Conceived last year as a partnership between the Israeli government, the Jewish Agency for Israel and major Diaspora Jewish bodies, the initiative aims to strengthen Diaspora Jewish identity and connections between Israel and Jews worldwide.

On Sunday, Israel’s Cabinet voted to invest upward of $50 million on the initiative through 2017. The government intends to increase the sum to $100 million annually by 2022.

The government wants Diaspora sources — federations, philanthropic foundations and individual donors — to contribute double those sums for two-thirds of the initiative’s total budget.

The funding will go both toward expanding existing programs for young adults and creating new ones.

“It’s a historic development that the Israeli government has decided to take more responsibility for strengthening the identity of Jewish communities,” the Jewish Agency’s chairman, Natan Sharansky, told JTA. “We’re talking about Jewish identity built on a connection to Israel.”

Given the success of Birthright Israel, a free, 10-day trip to Israel for Jewish young adults, the initiative will focus on immersive experiences in Israel, college campus programs, Jewish summer camps and experiential learning, Sharansky said.

But though the Israeli government has set aside money for the initiative, it has neither lined up the matching grants from Diaspora foundations nor has it outlined the specific programs that would receive the funding.

A planning meeting for the initiative in November 2013 drew a virtual who’s who of major Jewish organizations and foundations. But Sharansky mentioned only Jewish Federations of North America as a potential initial source of funding from the United States, saying he didn’t want to single others out before a plan had been set.

“There are many unanswered questions at this point,” the Jewish Federations’ CEO, Jerry Silverman, told JTA. “Six months from now many of those questions will be answered. We’re not at the finish line. We’re at the 30-yard line. We feel confident we’ll get to the finish line together on this.”

Silverman said that the Jewish Federations had yet to decide on an initial sum to contribute to the initiative and that his network was not involved in setting the budget passed by the Israeli Cabinet on Sunday.

Sharansky set a timetable of one to two months for program proposals to be drawn up. Following the initiative’s lengthy planning process thus far, which has included conferences and an online forum for young Jews worldwide to suggest programs, Sharansky said that “coming to practical decisions comes very quickly.”

Dvir Kahana, the director-general of Israel’s Jerusalem and Diaspora Affairs Ministry, said the initiative still requires strategic planning in addition to practical steps.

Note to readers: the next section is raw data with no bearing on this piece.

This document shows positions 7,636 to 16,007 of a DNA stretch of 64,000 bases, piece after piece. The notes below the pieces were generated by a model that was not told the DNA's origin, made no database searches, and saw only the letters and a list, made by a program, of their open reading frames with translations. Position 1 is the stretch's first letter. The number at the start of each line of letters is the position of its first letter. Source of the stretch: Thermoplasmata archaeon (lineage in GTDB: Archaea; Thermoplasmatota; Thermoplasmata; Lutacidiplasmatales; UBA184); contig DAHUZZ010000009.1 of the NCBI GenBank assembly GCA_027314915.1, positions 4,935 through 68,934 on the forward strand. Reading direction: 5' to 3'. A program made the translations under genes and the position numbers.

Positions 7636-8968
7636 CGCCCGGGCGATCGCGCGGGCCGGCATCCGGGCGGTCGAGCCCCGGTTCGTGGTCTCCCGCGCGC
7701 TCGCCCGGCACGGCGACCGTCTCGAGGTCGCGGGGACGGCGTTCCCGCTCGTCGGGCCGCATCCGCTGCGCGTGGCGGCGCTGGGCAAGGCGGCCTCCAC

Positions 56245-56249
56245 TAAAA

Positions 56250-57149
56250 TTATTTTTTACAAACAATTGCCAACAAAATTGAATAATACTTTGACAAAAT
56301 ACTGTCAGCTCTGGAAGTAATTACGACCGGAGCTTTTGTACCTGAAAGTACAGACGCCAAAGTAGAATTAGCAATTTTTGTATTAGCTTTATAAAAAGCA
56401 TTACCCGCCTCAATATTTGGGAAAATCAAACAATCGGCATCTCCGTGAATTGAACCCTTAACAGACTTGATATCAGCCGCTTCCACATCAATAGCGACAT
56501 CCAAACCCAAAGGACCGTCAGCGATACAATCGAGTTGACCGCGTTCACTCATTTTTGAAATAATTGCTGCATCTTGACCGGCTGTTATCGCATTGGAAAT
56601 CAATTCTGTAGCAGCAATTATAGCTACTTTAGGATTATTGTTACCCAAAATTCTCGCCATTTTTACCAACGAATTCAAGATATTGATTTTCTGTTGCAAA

The Jerusalem and Diaspora Affairs Ministry, as well as the Finance Ministry, will provide Israeli government funding for the initiative. It will be run by a body including representatives from the Israeli government, the Jewish Agency and Diaspora funders.

“We’re going to have a strategic plan for the next 25 years,” he said. “Not what we know to do now but what we should and should not do. From that strategic perspective, with key people, we’ll make decisions both regarding existing programs and programs we need to create. We’re not set on any specific program.”

According to the text of the resolution passed by Israel’s Cabinet, a key portion of the initiative is strengthening the relationship between Israel and Diaspora Jewry. The first stage of the initiative will focus both on bringing young Diaspora Jews to Israel and on Israel education in Diaspora communities. There has not been a decision whether the project’s initial stage will also educate Israeli Jews about world Jewry, Sharansky said.

The Jewish Agency, historically focused on promoting immigration to Israel, has in recent years taken up a new mission of strengthening Jewish identity in the Diaspora and peoplehood. It now offers Diaspora Jews long-term experiences in Israel without a commitment to immigrate.

Sharansky said that while Orthodox Jews can count on ritual observance to keep them engaged in the Jewish community, Israel is the only proven anchor to ensure Jewish identity for non-Orthodox Jews.

“In the non-Orthodox world nothing stops assimilation except connection to Israel,” he said. “In Orthodox communities, awareness of Jewish identity is very high. They live through their faith and Jewish tradition. When you move to others you find out that this deep feeling of your belonging to this Jewish story and your desire to stay inside of it is becoming thinner and thinner.”
 

Printed from: http://www.jewishpress.com/news/breaking-news/diaspora-leaders-score-100-million-from-israel/2014/06/05/